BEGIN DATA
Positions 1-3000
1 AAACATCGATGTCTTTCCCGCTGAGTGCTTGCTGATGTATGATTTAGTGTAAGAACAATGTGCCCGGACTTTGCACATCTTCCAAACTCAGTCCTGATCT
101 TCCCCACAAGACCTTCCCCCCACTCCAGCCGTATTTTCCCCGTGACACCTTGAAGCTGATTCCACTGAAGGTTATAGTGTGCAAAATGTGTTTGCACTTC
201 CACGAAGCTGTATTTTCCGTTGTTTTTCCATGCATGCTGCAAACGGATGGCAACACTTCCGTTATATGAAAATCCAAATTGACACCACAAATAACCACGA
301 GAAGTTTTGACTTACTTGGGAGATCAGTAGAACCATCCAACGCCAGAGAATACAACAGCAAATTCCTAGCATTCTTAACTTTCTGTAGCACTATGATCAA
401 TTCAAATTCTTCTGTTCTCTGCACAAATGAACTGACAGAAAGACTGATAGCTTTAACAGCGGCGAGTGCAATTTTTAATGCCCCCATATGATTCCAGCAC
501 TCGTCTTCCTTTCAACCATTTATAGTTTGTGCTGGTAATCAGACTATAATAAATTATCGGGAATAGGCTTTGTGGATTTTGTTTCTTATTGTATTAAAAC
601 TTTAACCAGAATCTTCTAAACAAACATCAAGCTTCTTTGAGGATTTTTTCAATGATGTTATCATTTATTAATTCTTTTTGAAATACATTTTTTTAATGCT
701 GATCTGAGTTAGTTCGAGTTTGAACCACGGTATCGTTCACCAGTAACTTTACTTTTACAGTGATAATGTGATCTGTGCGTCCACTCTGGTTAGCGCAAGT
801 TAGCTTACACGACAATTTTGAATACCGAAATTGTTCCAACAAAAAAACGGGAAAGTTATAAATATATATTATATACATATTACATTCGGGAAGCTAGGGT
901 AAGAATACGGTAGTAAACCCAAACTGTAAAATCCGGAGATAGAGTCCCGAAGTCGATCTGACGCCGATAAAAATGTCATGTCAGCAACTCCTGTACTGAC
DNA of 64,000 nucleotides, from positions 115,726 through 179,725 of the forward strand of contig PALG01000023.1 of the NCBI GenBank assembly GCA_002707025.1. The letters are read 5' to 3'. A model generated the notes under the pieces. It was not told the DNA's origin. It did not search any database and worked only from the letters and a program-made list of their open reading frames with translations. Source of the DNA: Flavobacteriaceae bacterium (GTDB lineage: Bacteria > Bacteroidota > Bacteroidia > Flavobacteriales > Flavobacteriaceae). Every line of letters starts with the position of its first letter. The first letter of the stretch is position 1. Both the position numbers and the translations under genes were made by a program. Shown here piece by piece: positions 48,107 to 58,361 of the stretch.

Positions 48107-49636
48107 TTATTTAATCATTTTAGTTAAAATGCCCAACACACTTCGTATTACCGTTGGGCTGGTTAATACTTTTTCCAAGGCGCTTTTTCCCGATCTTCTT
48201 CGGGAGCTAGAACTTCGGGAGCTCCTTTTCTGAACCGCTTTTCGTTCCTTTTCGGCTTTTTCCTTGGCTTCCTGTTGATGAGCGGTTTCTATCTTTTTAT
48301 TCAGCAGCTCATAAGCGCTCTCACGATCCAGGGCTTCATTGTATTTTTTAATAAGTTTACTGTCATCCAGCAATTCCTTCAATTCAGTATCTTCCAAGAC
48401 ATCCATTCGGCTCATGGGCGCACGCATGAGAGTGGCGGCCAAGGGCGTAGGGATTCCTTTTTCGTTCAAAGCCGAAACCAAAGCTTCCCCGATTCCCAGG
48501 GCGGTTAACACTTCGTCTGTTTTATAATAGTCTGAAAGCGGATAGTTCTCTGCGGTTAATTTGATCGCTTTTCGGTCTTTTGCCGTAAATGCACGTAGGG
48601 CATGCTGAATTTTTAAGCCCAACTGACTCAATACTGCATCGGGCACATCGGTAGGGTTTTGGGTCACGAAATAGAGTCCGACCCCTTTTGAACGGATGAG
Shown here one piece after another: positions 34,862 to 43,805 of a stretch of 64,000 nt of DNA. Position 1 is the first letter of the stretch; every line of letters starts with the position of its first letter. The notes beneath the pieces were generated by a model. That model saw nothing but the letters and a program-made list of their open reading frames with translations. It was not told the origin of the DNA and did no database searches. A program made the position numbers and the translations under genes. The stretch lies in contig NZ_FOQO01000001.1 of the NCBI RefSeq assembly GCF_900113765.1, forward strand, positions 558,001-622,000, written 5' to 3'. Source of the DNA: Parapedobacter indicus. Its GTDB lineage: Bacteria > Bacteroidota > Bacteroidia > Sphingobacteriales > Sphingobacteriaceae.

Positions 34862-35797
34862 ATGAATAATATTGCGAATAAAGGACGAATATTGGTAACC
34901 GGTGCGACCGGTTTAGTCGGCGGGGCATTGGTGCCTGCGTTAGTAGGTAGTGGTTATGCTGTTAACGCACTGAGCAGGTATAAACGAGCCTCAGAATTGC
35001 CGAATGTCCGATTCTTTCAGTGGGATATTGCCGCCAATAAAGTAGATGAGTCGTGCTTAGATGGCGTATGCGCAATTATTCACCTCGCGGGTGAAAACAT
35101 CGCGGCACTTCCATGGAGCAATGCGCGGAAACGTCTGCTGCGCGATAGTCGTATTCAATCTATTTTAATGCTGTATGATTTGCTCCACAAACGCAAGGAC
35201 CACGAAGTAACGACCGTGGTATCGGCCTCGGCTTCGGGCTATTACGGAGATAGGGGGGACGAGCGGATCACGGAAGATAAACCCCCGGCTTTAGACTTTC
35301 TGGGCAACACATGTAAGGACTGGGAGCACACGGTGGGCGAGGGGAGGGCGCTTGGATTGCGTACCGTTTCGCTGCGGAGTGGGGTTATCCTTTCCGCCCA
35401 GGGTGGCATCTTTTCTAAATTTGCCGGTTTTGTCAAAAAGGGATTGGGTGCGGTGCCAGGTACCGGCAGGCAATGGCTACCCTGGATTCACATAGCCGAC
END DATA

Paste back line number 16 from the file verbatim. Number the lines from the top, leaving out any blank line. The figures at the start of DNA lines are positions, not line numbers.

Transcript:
48301 TCAGCAGCTCATAAGCGCTCTCACGATCCAGGGCTTCATTGTATTTTTTAATAAGTTTACTGTCATCCAGCAATTCCTTCAATTCAGTATCTTCCAAGAC